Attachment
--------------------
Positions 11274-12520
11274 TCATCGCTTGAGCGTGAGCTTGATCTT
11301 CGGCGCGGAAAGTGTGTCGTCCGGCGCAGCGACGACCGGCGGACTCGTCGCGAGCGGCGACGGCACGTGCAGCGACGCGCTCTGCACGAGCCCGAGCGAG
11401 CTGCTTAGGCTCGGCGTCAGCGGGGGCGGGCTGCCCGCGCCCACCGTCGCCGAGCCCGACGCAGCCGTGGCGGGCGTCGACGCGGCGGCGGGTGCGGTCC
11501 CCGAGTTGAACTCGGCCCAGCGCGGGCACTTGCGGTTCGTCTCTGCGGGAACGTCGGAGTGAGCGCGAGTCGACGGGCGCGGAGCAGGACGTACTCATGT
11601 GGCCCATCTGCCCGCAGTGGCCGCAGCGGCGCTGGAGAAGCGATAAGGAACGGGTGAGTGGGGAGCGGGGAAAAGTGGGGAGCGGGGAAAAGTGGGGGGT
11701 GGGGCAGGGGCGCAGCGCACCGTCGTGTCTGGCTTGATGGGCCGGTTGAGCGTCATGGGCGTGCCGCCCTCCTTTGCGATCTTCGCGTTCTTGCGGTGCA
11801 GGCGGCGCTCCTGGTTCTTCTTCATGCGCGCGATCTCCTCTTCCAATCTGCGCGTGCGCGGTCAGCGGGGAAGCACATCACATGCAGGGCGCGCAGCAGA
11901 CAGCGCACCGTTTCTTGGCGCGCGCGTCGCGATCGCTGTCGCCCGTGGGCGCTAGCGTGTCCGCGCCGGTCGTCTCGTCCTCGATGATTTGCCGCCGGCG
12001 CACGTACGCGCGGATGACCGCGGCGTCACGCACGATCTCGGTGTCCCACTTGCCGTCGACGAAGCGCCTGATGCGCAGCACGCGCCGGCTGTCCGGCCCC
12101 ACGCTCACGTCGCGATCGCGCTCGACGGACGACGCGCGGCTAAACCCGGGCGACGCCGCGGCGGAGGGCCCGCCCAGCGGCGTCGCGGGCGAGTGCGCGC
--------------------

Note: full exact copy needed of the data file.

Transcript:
Positions 11274-12520
11274 TCATCGCTTGAGCGTGAGCTTGATCTT
11301 CGGCGCGGAAAGTGTGTCGTCCGGCGCAGCGACGACCGGCGGACTCGTCGCGAGCGGCGACGGCACGTGCAGCGACGCGCTCTGCACGAGCCCGAGCGAG
11401 CTGCTTAGGCTCGGCGTCAGCGGGGGCGGGCTGCCCGCGCCCACCGTCGCCGAGCCCGACGCAGCCGTGGCGGGCGTCGACGCGGCGGCGGGTGCGGTCC
11501 CCGAGTTGAACTCGGCCCAGCGCGGGCACTTGCGGTTCGTCTCTGCGGGAACGTCGGAGTGAGCGCGAGTCGACGGGCGCGGAGCAGGACGTACTCATGT
11601 GGCCCATCTGCCCGCAGTGGCCGCAGCGGCGCTGGAGAAGCGATAAGGAACGGGTGAGTGGGGAGCGGGGAAAAGTGGGGAGCGGGGAAAAGTGGGGGGT
11701 GGGGCAGGGGCGCAGCGCACCGTCGTGTCTGGCTTGATGGGCCGGTTGAGCGTCATGGGCGTGCCGCCCTCCTTTGCGATCTTCGCGTTCTTGCGGTGCA
11801 GGCGGCGCTCCTGGTTCTTCTTCATGCGCGCGATCTCCTCTTCCAATCTGCGCGTGCGCGGTCAGCGGGGAAGCACATCACATGCAGGGCGCGCAGCAGA
11901 CAGCGCACCGTTTCTTGGCGCGCGCGTCGCGATCGCTGTCGCCCGTGGGCGCTAGCGTGTCCGCGCCGGTCGTCTCGTCCTCGATGATTTGCCGCCGGCG
12001 CACGTACGCGCGGATGACCGCGGCGTCACGCACGATCTCGGTGTCCCACTTGCCGTCGACGAAGCGCCTGATGCGCAGCACGCGCCGGCTGTCCGGCCCC
12101 ACGCTCACGTCGCGATCGCGCTCGACGGACGACGCGCGGCTAAACCCGGGCGACGCCGCGGCGGAGGGCCCGCCCAGCGGCGTCGCGGGCGAGTGCGCGC